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On-Demand Webinar: AI, Knowledge Graphs, & SEO: Teaching LLMs About Your Business

Learn how to improve your AI-generated search engine results by optimizing for knowledge graphs. Watch this on-demand SEO & AI webinar.

Webinar speakers - Sara Moccand, SEO Specialist, and Anne Berlin, Senior Technical SEO

With the wide launch of new generative AI tools (like ChatGPT) last year and the adoption of artificial intelligence features by major search engines like Google and Bing, SEO is changing very rapidly. 

In this webinar, you’ll learn how to stay ahead of the curve in SEO and how to guide search engines’ AI tools and large language models to ensure your business remains visible (and accurately represented!) in new AI-powered search engine features like Google’s Search Generative Experience (SGE)

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This webinar features SEO and generative AI expert Sara Moccand, co-host of SEOnerdSwitzerland and SEO specialist at Swiss digital agency Liip, and our host, Anne Berlin, senior technical SEO on Lumar’s SEO professional services team.

Moccand draws on her ongoing research into how generative AI is impacting SEO  and breaks down how Google creates generative search results in SGE by drawing on its  knowledge graphs. She also provides strategies for brands to optimize what Google stores about their businesses in its databases to ensure generative search results about your company provide more truthful, up-to-date information and avoid the risk of AI hallucinations misrepresenting your business.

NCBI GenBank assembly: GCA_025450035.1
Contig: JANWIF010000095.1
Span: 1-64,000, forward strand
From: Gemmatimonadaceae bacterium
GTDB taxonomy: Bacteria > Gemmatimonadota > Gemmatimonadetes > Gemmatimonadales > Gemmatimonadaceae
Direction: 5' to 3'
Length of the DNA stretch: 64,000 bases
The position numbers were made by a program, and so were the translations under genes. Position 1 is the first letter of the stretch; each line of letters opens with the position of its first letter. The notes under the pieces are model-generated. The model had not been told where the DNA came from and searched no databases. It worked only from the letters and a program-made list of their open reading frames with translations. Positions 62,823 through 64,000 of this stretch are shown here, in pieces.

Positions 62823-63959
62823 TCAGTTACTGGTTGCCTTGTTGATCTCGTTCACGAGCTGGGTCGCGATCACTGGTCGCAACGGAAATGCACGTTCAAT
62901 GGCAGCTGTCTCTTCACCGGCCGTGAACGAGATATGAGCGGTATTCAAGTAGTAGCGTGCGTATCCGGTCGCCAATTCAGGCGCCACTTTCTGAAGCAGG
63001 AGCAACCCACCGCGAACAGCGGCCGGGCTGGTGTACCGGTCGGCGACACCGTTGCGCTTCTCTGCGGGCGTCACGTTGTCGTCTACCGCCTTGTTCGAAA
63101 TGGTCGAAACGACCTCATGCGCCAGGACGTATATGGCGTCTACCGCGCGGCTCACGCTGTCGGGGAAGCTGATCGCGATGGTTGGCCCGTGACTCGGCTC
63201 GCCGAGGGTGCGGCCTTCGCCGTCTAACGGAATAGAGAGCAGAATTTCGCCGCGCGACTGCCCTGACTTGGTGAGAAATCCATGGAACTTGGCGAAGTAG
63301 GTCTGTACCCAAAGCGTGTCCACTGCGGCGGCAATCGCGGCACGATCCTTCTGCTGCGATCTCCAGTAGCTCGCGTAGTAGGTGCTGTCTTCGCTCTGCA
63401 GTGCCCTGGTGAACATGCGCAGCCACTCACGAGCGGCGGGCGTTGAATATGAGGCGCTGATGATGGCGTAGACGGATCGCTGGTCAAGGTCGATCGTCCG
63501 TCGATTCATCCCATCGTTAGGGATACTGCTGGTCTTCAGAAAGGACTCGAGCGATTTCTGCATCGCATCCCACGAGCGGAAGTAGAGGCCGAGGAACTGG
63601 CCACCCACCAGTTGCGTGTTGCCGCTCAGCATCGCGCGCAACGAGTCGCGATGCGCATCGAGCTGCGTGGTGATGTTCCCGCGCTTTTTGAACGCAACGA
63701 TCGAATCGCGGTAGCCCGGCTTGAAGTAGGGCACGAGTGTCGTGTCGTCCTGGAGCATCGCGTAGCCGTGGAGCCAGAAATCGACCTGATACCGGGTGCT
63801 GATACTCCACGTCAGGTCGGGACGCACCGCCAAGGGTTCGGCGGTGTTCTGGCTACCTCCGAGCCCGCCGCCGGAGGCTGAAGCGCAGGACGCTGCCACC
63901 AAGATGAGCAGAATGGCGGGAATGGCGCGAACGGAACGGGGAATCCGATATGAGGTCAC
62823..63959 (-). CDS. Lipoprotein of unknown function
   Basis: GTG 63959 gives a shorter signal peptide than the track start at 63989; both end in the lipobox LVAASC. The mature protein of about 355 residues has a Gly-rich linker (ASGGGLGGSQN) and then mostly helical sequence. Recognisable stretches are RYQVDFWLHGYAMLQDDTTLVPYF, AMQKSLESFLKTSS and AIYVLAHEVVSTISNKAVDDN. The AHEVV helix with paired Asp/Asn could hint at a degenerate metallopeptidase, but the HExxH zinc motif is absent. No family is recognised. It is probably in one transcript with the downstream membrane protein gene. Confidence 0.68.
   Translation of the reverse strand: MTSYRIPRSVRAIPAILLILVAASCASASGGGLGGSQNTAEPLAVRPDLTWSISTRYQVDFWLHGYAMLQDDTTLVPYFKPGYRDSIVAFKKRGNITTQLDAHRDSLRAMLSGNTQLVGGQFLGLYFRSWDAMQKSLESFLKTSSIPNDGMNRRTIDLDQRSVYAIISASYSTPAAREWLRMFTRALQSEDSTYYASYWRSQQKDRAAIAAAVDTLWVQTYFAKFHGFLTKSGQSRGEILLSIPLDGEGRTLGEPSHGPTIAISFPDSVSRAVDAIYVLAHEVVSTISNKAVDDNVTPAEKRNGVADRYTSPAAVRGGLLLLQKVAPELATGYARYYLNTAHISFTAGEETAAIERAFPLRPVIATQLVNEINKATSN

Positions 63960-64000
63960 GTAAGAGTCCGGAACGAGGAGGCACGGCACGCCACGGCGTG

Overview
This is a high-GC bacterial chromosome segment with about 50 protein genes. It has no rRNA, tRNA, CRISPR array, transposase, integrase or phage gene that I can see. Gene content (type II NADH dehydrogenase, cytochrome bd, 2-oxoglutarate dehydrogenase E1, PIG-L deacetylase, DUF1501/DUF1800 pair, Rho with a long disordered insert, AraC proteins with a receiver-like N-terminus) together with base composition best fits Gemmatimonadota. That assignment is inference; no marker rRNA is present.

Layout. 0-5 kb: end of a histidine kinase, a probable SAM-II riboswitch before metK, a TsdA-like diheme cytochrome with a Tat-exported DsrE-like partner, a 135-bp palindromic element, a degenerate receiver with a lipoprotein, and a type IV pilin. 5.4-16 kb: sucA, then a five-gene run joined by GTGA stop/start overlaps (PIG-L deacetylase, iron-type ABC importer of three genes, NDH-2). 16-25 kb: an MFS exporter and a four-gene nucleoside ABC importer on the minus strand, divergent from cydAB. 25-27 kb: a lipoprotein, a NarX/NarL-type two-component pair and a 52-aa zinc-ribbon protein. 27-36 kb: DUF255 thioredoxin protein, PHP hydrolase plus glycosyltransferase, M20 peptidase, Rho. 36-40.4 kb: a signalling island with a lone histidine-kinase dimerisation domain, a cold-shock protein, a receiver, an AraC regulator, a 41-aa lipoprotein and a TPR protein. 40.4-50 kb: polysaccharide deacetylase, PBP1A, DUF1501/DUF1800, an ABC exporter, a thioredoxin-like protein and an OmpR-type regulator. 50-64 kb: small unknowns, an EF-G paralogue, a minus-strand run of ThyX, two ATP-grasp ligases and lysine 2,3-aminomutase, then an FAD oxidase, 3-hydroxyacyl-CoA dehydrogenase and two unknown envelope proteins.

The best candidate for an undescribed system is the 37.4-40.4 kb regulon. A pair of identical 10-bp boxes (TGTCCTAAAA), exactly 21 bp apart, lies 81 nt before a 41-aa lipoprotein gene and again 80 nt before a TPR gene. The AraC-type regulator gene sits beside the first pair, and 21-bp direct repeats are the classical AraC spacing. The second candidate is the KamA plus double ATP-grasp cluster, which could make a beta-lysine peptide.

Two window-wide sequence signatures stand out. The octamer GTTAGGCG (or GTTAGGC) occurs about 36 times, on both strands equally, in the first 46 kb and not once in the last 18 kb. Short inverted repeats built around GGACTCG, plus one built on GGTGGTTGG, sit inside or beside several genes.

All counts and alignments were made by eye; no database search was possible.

Read on for our key takeaways from this important webinar session, or watch the full webinar presentation (including Q&A) above. 


Why SEOs need to care about generative AI 

With generative AI (GenAI) being incorporated into search engines like Google, brands may increasingly be at the mercy of artificial intelligence when users seek information about their company. The problem is, AI can often ‘hallucinate’ or provide false information in response to a query. So, how can brand managers and SEOs help ensure that AI tools and search features are providing accurate information about their business?

Because Google SGE relies in part on Google’s knowledge graph database to generate search responses, one way SEOs and brand managers can help ensure their company is being fairly represented in generative search results is by ensuring their knowledge graph information is accurate. We’ll dig into how to do that in the next section. 

But first, let’s look at an example of AI-generated search results providing subpar results from a brand perspective. 

Moccand has tested out Google SGE in the context of brand visibility. Recently she has been digging into how it presents results related to the Swiss running shoe brand On.

On, the shoe company, faces a challenge where visibility in the SERPs is concerned. The brand name itself is a frequently used English word and it has to compete with some of the most well-known sports shoe companies, including Nike and Adidas. Indeed, while On is a household name in Switzerland, where Moccand is based, she was surprised to find that Google’s generative AI was steering her towards other shoe brands instead — even in the knowledge panel.

The slide below shows the Google SGE search results Moccand received when she entered the query: “On running shoes”. While the AI-generated text result at the top seems to clock her search intent, the product results do not include a single On brand running shoe — in fact, their competitor brands are shown instead.